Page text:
Most of us want to be in the know. We need to know what is going on around us. Humans everywhere like to be experts in almost everything we think is important.

In America, every child is required to go to school through the twelfth grade. This is a daring social experiment that envisions literacy for an entire population and provides each individual with a chance for success. Yet formal education doesn’t always put us in touch with those things that ignite our deepest curiosities. We are often too quick to teach to the test, to channel students along a career path that excludes looking at the longer or broader view.

Many of the explanations included here are less than 25 years old. They are based on new research gathered by modern methods and techniques for collecting and interpreting data. Typically, parents, along with elementary and secondary teachers, are trained to think that there are simply no answers to big questions. And they are often unaware of brand new developments, especially in the sciences.

All of us ask big questions throughout life, sometimes if only for our own amusement. However most people do not choose science, art or philosophy as a professional career. And if you don’t have an instinct for pure mathematics, chemistry, or physics, an entire body of knowledge becomes unavailable to you. You are simply locked out of an opportunity to learn about yourself and your relationship to the wonder of all things. You are on your own, left to figure out what you can by reading, searching on-line or in libraries, and talking with interested friends. But this is isolating and often tedious, or simply not adequate. Most of us soon give up and allow the global media to determine where we get our information and how to interpret it.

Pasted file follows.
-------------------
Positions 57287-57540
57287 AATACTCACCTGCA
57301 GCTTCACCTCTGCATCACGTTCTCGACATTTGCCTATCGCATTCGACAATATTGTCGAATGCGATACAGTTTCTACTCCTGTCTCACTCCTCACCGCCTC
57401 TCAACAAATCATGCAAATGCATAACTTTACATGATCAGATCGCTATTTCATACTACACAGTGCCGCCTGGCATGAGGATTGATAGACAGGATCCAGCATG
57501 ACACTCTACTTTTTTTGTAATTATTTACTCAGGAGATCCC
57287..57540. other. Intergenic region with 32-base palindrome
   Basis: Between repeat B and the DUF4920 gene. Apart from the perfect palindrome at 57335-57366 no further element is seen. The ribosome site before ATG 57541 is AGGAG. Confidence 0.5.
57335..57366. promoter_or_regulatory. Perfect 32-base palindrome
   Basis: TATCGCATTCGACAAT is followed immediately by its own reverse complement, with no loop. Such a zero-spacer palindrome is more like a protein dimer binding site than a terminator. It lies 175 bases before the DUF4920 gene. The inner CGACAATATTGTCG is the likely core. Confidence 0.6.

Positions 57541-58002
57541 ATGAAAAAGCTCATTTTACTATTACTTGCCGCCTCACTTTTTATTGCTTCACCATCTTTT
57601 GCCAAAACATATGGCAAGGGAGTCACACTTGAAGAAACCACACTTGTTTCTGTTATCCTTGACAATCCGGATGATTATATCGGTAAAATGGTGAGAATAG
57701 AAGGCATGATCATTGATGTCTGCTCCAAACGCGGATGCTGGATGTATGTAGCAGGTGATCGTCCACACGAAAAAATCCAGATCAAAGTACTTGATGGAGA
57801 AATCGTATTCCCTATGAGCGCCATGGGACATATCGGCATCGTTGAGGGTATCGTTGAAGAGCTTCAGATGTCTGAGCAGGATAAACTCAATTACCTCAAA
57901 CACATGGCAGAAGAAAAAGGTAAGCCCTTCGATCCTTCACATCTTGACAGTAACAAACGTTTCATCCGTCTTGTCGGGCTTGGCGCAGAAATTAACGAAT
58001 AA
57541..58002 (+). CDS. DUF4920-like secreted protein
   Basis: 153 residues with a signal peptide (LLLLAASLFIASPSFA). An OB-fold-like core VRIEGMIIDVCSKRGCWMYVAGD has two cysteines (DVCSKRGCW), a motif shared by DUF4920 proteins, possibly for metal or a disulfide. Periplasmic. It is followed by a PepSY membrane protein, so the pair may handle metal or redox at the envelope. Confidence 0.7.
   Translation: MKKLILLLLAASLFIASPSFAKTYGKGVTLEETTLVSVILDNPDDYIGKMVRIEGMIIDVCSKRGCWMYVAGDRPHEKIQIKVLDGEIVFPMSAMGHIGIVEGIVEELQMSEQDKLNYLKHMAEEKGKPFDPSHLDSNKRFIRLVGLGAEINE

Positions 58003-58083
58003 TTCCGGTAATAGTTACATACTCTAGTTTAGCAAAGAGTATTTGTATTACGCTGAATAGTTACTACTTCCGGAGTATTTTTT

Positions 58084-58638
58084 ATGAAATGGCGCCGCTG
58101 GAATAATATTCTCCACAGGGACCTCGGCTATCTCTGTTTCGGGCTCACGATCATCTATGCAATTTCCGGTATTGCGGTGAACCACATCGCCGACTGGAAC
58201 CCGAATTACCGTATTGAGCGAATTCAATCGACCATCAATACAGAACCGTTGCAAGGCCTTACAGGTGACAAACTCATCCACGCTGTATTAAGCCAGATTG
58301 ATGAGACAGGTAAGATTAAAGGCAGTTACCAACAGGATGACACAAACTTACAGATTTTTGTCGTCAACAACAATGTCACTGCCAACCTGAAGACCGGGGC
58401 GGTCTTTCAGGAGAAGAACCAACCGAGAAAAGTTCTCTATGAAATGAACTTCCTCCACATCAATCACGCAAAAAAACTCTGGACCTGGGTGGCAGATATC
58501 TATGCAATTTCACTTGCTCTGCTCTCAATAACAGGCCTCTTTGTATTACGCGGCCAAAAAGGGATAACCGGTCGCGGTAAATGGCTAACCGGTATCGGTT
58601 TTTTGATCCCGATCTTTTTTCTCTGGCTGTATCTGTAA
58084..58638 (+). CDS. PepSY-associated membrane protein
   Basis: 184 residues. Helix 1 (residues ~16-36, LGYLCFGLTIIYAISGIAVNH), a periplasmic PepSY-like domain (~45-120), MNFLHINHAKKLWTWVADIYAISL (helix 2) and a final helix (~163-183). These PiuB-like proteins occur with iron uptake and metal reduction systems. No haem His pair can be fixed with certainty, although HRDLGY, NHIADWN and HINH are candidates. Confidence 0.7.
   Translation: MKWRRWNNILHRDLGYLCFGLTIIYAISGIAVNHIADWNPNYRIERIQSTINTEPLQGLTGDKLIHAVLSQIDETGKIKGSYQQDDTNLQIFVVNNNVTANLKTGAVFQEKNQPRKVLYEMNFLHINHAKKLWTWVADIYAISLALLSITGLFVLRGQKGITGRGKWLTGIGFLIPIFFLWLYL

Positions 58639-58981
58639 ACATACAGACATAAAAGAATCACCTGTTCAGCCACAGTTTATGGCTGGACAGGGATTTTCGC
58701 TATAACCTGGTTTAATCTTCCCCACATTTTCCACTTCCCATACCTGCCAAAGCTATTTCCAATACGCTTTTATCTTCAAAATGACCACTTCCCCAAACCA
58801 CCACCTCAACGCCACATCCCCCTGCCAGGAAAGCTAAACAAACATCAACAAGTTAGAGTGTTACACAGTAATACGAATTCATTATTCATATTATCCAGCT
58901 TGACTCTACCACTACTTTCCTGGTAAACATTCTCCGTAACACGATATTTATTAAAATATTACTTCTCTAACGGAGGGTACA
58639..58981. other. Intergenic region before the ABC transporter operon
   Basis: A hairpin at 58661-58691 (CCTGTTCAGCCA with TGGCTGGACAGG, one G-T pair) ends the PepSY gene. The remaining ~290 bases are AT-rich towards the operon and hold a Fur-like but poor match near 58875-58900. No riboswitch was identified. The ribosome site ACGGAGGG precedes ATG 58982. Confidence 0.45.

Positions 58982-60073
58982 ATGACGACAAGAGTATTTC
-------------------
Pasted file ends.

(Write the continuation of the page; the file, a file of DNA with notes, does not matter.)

We can’t blame science for this. Since the 1600’s when Galileo established a critical method for hypothesis and experiment, scientists have had a responsibility to maintain the rigorous standards of their respective professions. Most have been content to restrict their findings to the science community. Fortunately, in recent years there have been an increasing number of researchers and science writers who have begun to share their ideas with the general public, and who have been generous in their mandate to communicate knowledge and information without watering it down or noticeably pandering to their audience. Because scientists have begun to openly share their ideas, artists, philosophers and ordinary citizens are changing the way they see themselves and the world. Likewise when people show a serious interest in science, it encourages scientists to share what they know.

This project is an introduction, a guideline, to big ideas in nature, science, and art. The information is explanatory; it attempts to explain ‘why something is’ rather than to state ‘what it is’ or ‘that it is’. It is gathered from science writings, from my own informal research, from rigorous discussions with informed artists and scientists (especially my Nature and Inquiry colleagues), and from 20 years of teaching a college art course on these general themes.

The material is aimed at secondary and college students and those who may be unfamiliar or uneasy with larger-than-life questions. But it is also intended to make clear that reliable information and knowledge, once available to only a few, is accessible today to anyone willing to do a bit of research with an open mind and a creative spirit.

I fully expect and hope that this online project will one day become obsolete through familiarity, and will be replaced or informed by a new and intriguing library of ‘big ideas’ in nature, science, and art.



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